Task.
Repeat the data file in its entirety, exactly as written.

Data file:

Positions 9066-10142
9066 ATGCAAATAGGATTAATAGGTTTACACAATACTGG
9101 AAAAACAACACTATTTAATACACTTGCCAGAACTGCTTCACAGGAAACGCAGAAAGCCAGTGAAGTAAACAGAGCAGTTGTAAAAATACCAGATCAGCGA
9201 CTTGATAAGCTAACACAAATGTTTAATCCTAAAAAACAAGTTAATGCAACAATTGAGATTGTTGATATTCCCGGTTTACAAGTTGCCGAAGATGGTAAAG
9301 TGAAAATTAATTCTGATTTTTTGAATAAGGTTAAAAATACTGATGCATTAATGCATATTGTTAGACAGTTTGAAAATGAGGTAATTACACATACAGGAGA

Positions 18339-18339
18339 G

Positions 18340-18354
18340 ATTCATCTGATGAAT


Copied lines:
Positions 9066-10142
9066 ATGCAAATAGGATTAATAGGTTTACACAATACTGG
9101 AAAAACAACACTATTTAATACACTTGCCAGAACTGCTTCACAGGAAACGCAGAAAGCCAGTGAAGTAAACAGAGCAGTTGTAAAAATACCAGATCAGCGA
9201 CTTGATAAGCTAACACAAATGTTTAATCCTAAAAAACAAGTTAATGCAACAATTGAGATTGTTGATATTCCCGGTTTACAAGTTGCCGAAGATGGTAAAG
9301 TGAAAATTAATTCTGATTTTTTGAATAAGGTTAAAAATACTGATGCATTAATGCATATTGTTAGACAGTTTGAAAATGAGGTAATTACACATACAGGAGA

Positions 18339-18339
18339 G

Positions 18340-18354
18340 ATTCATCTGATGAAT